Tag Archives: Marathon Training

No Running Lately

If you follow me on Strava, then you’ve probably noticed I haven’t run since February 10th. Yes, that was over 5 weeks ago! The reason why is twofold: I hurt myself, but I also was kind of over running… so it’s a welcomed (albeit forced) break. What happened, you ask? Great question! I sure do wish I had a good answer, but as with most running related injuries, I don’t. Here’s some background, though.

I was running about 20 miles per week for the last few months; nothing wild and crazy by any means, but enough to keep me in relatively decent running shape. I wasn’t doing any workouts or anything longer than 10 miles (which I think I did maybe three times). I’ve been lifting heavy weights once a week and trying to get in another strength training session (usually in the form of Pilates) and a day of yoga, but that was really it. Again, nothing wild and crazy. So on February 10th I set out for 8 miles since I was planning to run the NYC half on March 18th and wanted to make sure I had done at least one 10 mile run before then. The run was normal – dare I even say I felt good. The weather was ideal, and I ran those 8 miles in just under an 8 minute average – not blazing fast, but on the quicker ‘back to my old self’ side of things. But during the run I noticed some pressure in my knee — it felt almost like it needed a pop (like there was air in it). I didn’t think anything of it, but towards the end it started to bother me a little more. I finished my run, went and got coffee, and took an epsom salt bath thinking it was just a weird little ache that would go away. Oh was I wrong! As the day progressed it got more and more painful to the point where I couldn’t even squat down or get up without medial and lower knee pain. This was not good.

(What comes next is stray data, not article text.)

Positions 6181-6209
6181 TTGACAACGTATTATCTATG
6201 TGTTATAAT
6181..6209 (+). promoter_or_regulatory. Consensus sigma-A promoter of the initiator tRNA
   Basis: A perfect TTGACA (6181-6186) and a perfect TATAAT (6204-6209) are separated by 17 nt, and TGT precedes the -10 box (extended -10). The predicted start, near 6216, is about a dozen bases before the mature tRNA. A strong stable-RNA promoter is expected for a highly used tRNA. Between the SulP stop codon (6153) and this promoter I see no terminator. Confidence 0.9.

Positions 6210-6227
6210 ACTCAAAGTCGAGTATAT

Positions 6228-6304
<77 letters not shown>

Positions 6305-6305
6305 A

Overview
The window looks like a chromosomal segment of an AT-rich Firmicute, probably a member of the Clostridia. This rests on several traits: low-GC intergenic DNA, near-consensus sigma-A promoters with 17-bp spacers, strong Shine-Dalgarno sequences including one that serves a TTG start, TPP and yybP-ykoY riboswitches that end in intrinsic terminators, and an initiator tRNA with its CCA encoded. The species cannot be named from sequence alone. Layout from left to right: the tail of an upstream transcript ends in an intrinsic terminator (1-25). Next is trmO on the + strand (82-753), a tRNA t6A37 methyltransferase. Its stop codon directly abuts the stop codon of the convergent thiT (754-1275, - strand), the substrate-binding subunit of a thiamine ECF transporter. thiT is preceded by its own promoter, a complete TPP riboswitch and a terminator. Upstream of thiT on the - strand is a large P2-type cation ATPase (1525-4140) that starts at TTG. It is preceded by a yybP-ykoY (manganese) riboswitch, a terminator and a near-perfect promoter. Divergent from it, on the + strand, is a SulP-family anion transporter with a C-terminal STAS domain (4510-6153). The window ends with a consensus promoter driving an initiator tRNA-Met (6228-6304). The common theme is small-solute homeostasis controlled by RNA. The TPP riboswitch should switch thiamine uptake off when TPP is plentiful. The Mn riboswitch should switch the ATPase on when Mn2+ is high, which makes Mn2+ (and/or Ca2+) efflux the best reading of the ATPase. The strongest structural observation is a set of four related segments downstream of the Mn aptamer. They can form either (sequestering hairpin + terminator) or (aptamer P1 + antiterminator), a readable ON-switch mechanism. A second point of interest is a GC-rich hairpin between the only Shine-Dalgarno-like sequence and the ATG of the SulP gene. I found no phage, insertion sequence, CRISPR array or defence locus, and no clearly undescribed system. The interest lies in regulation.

I knew based on the pain I was having going up and down stairs that running for the next few days was out of the cards. Again, I didn’t think it was that big of a deal at first. But as the days progressed and the pain barely got better, I started to get worried. Did I tear something? Did I somehow break something in/around my knee? Doctor Google was, of course, not my friend. While I was frustrated, I also realized that I didn’t care that much. Sure, I wanted to run the NYC Half, but was I really that bummed about not having to force myself out of bed at 5am to run in the cold darkness? Not really. Maybe it’s because I’ve been injured more than I haven’t in the last 4 years, but I’m just so used to it now that it doesn’t wreck me like it used to. I’m also lucky that there are other fitness activities I can do when I’m hurt that I do enjoy. Thankfully spinning, yoga, and weight lifting (as long as I wasn’t squatting in those early days) was enough to give me my aerobic and anaerobic fix. Of course not running when you identify yourself as a runner stinks, but I’ve learned (pretty well I must say) to deal with it.